A hands-free bill introduced in the Iowa Senate in 2019 still has not passed, even as fatalities in the state are on the rise, reports the Iowa Capital Dispatch.
Presently, Iowa prohibits drivers from texting while behind the wheel, but they can make phone calls and use navigation systems. A hands-free law would ban any handheld use of cell phones with the goal of reducing distracted driving crashes.
Distraction by an electronic device has been involved in up to 14 fatalities a year in Iowa between 2015 and 2020, according to the report. Moreover, there have been a total of 197 fatalities in collisions on Iowa roads this year. That’s almost a 9% increase from the five-year average of 181 fatalities and a 5% increase from last year’s 187 highway deaths.
In addition to the Senate bill, there is also a similar counterpart in the House, reports the Dispatch.
The hands-free bills would ban electronic device use while driving, with exceptions for voice-activated or hands-free mode and select situations, such as emergencies. The Senate bill also includes an exception for accessing fleet management systems. Breaking the proposed law would incur a fine and a moving violation, which the bill said could be considered in a suspension of a driver’s license or for habitual offender status.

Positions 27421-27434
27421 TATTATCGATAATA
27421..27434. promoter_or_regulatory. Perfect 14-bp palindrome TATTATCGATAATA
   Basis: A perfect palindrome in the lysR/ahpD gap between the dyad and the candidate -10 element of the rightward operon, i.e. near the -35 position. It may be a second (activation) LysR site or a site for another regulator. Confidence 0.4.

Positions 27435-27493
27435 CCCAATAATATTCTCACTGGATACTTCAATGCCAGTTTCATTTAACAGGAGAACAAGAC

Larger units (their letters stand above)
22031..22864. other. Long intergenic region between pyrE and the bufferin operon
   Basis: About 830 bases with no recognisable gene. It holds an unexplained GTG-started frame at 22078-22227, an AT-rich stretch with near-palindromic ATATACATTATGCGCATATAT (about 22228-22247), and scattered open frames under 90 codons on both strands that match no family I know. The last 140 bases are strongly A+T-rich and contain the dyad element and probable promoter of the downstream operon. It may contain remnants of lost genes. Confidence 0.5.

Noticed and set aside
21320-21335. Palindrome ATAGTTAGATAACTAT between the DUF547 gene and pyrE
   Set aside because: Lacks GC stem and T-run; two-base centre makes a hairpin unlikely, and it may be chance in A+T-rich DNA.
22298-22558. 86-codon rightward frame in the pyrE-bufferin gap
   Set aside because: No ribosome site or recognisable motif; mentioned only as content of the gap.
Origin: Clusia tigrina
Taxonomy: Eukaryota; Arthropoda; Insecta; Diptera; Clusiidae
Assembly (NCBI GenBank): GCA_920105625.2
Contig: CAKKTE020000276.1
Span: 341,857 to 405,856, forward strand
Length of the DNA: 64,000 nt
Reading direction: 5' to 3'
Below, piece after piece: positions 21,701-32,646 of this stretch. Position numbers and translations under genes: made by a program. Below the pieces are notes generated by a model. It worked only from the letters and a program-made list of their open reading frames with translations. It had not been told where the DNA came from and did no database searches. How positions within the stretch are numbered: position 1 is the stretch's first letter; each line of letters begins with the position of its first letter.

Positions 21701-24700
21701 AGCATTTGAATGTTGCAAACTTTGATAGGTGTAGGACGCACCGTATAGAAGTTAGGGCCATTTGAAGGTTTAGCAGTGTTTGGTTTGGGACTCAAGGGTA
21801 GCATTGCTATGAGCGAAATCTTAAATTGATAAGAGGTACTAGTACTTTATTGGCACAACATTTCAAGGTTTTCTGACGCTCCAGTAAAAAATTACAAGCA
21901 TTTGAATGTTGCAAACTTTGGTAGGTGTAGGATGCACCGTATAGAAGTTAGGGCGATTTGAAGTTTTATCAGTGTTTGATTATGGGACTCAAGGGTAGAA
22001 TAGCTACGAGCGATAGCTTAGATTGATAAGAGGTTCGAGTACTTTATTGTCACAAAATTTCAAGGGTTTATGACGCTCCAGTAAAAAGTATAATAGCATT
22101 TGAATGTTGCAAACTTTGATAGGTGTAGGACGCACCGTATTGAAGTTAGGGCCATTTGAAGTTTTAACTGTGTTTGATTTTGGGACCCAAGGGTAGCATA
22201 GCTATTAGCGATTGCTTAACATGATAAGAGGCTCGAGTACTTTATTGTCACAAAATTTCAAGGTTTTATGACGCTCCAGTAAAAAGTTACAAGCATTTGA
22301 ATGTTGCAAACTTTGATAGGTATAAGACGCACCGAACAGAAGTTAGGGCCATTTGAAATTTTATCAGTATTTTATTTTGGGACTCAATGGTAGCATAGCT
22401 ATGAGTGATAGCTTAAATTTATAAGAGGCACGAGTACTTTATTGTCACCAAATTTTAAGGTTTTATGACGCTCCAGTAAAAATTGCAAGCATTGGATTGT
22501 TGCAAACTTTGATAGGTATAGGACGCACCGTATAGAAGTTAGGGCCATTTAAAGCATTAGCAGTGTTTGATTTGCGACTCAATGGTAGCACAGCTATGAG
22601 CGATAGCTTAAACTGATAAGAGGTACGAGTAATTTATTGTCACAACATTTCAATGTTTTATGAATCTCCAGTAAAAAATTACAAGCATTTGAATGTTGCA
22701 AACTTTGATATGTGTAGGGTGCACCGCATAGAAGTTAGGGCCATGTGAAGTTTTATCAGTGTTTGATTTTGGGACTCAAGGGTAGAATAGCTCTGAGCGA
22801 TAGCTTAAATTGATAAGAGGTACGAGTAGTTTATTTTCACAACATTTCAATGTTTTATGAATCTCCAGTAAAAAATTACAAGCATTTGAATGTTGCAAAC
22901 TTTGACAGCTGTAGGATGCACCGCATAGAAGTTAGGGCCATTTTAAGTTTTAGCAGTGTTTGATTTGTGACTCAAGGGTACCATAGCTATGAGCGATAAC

As many states have recognized, hands-free laws are much easier to enforce because it’s often difficult for officers to prove that a person was texting just because he or she is holding a phone. In the case of a hands-free law, the driver either has a cell phone in their hand or they don't.
Some 30 states, D.C., Puerto Rico, Guam, the Northern Mariana Islands, and the U.S. Virgin Islands prohibit all drivers from using handheld cellphones, according to the Governor’s Highway Safety Association.